Distinguished Visiting Humanist
2012—Kwame Anthony Appiah
Laurence S. Rockefeller University Professor of Philosophy and the University Center for Human Values at Princeton
Photo: Princeton University, Office of Communications, [Denise Applewhite]
|Tuesday, February 21|
|1:00 pm||Experiments in Ethics Reading Group||Gamble Room|
|5:00 pm||Meeting with the Undergraduate Philosophy Council||Gamble Room|
|Wednesday, February 22|
|10:00 am||Cosmopolitanism Reading Group||Gamble Room|
|3:00 pm||The Honour Code Reading Group||Welles Brown|
|5:00 pm||"African Identities"
Public Address sponsored by the Frederick Douglass Institute
|Hawkins Carlson Room, Rush Rhees Library|
|Thursday, February 23|
|4:00 pm||"Islam and the West"
Distinguished Visiting Scholar Public Address
|Hawkins Carlson Room, Rush Rhees Library|
Reading Group: Experiments in Ethics
In Experiments in Ethics, Kwame Anthony Appiah addresses the relationship between empirical moral psychology and philosophical ethics. Some argue that the sciences of human nature undermine the authority of moral reasoning, both practical and philosophical, while others disagree. Appiah urges dialogue and cooperation between philosophical ethics and the sciences of human nature. His book addresses the role of experiments in philosophy, the bearing of “situationist” research on the reality of moral virtue, the status of moral “intuition,” the moral emotions and their relationship to moral reflection.
Open to all faculty, students, and staff. Experiments in Ethics is a short and accessible book. We will meet twice to discuss the issues raised by the book. The group is scheduled to meet with Prof. Appiah on Tuesday, February 21 at 1:00 p.m.
First meeting: Thursday, February 9, 7:00pm in the Philosophy Seminar Room (Lattimore 531). We will discuss Chapters One through Three at that meeting and Chapters Four and Five the following week. For more information, contact Prof. Randall Curren at email@example.com.
Reading Group: Cosmopolitanism: Ethics in a World of Strangers
Kwame Anthony Appiah’s Cosmopolitanism: Ethics in a World of Strangers (2006) is a provocative text for interdisciplinary work across the humanities where we frequently confront issues of identity and globalization, and strive to develop models for understanding how people represent themselves in a constantly changing environment. InCosmopolitanism Appiah highlights the relationship between conversation and consensus, arguing for the importance of supporting the former over the latter. At the same time, as a working philosopher, Appiah is a model of how a philosopher works and thinks in the contemporary world, amid changes that range from recent developments in American and British systems of financing higher education to the Occupy movement. We will discuss these broad-ranging issues and their own stakes in his work in a seminar and over discussion with him.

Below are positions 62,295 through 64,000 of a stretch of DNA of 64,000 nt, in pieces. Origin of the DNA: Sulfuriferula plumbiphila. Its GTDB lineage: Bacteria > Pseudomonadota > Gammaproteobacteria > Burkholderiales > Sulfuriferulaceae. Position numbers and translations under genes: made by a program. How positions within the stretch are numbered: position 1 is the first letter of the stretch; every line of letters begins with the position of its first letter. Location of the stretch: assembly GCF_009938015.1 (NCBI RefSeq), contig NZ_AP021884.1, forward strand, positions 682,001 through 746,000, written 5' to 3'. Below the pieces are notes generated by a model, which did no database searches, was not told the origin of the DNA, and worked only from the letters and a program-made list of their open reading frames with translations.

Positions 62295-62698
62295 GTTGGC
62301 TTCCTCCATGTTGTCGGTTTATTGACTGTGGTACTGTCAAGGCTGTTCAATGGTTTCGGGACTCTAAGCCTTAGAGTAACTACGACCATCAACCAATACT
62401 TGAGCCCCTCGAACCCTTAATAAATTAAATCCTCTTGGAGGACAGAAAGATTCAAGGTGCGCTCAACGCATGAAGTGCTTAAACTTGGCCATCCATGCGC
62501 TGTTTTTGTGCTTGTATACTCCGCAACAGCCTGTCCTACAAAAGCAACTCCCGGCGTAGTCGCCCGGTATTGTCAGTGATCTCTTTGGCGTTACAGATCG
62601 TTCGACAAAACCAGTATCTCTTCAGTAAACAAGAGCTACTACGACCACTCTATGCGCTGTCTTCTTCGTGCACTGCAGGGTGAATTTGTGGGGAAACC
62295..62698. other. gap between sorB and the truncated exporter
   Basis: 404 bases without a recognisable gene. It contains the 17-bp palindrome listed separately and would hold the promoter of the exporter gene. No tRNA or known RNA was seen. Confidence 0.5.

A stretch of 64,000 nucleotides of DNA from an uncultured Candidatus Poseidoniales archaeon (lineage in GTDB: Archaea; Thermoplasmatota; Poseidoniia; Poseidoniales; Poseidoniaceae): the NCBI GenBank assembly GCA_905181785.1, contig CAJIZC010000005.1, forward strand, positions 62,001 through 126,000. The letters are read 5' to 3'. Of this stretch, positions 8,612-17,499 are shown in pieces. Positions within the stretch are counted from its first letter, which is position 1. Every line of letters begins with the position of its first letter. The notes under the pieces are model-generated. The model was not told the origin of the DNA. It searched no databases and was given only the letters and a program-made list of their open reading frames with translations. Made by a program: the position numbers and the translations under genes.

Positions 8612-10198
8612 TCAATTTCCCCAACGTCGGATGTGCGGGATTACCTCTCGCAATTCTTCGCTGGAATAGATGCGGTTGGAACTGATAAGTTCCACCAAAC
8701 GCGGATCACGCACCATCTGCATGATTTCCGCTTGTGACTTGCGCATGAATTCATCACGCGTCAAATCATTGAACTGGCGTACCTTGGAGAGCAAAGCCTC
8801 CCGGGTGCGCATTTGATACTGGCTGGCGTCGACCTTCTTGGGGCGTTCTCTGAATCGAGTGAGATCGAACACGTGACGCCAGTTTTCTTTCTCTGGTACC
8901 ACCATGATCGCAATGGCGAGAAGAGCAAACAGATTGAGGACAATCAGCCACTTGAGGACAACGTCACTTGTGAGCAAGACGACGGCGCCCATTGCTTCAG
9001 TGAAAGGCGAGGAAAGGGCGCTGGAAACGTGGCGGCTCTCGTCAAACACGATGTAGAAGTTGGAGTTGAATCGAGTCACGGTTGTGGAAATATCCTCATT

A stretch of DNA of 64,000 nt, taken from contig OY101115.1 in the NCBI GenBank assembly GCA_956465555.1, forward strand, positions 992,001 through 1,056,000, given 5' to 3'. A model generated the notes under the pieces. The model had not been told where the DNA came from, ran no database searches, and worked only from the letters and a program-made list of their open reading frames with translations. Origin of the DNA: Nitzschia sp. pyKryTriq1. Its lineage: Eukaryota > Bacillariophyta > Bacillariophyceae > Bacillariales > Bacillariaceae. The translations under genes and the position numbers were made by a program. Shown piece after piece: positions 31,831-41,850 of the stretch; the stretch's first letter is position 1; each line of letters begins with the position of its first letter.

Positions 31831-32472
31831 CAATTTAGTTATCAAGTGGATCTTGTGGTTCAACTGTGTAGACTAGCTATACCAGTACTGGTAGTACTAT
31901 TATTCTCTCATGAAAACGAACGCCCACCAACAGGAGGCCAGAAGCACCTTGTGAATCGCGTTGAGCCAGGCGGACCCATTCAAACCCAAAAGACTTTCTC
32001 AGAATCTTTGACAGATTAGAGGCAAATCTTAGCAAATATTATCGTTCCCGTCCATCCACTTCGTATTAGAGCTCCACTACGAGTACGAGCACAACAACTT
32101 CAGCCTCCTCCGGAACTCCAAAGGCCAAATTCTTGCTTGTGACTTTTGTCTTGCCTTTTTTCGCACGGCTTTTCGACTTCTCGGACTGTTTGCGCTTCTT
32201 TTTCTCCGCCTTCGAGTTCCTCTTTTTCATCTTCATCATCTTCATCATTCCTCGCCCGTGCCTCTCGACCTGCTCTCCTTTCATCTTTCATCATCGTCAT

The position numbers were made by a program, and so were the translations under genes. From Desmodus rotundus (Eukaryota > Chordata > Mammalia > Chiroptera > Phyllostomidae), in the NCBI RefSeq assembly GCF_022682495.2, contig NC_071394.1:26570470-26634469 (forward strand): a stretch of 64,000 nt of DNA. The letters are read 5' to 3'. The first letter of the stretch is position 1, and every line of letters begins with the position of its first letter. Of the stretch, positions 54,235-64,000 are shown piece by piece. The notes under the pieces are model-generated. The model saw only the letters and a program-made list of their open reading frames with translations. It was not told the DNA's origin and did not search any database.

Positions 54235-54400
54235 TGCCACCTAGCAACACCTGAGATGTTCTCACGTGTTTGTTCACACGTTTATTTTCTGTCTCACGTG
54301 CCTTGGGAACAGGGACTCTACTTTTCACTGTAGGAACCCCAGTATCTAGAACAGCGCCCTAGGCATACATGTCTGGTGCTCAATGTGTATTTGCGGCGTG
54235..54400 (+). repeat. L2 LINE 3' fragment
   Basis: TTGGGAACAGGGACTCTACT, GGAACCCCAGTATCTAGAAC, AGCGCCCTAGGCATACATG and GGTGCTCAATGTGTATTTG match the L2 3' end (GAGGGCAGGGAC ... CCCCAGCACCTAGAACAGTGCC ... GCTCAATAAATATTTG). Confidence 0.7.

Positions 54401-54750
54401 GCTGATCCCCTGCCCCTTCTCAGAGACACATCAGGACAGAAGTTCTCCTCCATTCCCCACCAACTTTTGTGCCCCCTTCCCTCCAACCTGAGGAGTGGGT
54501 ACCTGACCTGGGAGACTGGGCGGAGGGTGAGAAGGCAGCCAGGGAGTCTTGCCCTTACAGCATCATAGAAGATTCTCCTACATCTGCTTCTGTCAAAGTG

First meeting: February 20, 2:00-4:00 pm, Morey 401. For further information, contact Rachel Haidu at firstname.lastname@example.org.
Reading Group: The Honor Code
In The Honor Code, Anthony Appiah looks at moral revolutions, picking out what factors lead people to accept new moral standards. By looking at how dueling ended in Europe, at how China came to reject foot binding, at how Britain ended the Atlantic slave trade, and at the ongoing efforts to end the “honor” killing of women, Appiah argues that moral change occurs not through philosophical arguments, but through social and economic changes that reconstitute the very meaning of “honor,” and for these reasons he contends that honor is an important moral concept that needs to be reclaimed to guide our lives.
Open to all students, staff, and faculty The Honor Code is a short book, and it is accessible to everyone. We will meet to discuss the issues raised by the book on February 16 at 3:15 p.m. in Lattimore 531. Anyone interested in the issues of the book is welcome to come to the meeting, no matter much (or little) he or she has read of the book.
The group is scheduled to meet with Appiah on February 22 at 3:00 p.m.
For more information, contact Richard Dees at email@example.com.
Kwame Anthony Appiah grew up between England and Ghana, in a multi-national family that now includes cousins, nephews, nieces and in-laws on every continent (except Antarctica). He studied medical sciences and philosophy as an undergraduate at Clare College, Cambridge. After a year back home teaching philosophy at the University of Ghana, he returned to Clare to take the PhD in philosophy in 1982. After finishing his doctoral work, he taught in the United States (at Yale, Cornell, Duke and Harvard), while lecturing often at universities in Europe, Africa and the Americas. In 2002, he started teaching philosophy at Princeton University. His most recent books are Cosmopolitanism: Ethics in a World of Strangers, Experiments in Ethics and The Honor Code: How Moral Revolutions Happen. He is currently finishing a short book on the thought of W.E.B. Du Bois.
When he’s not on the road—traveling to discuss his ideas and keeping up with his widely-dispersed family—or busy with his teaching and research at Princeton, Professor Appiah likes to relax at his home in New Jersey, where he and his partner tend small flocks of sheep and ducks. He also works on a number of boards, including, since 2008, as President of the PEN American Center, a writer’s organization devoted to advancing free expression and global literary fellowship, and Chair of the Board of the American Council of Learned Societies. One day, he hopes to have the time to finish his fourth novel.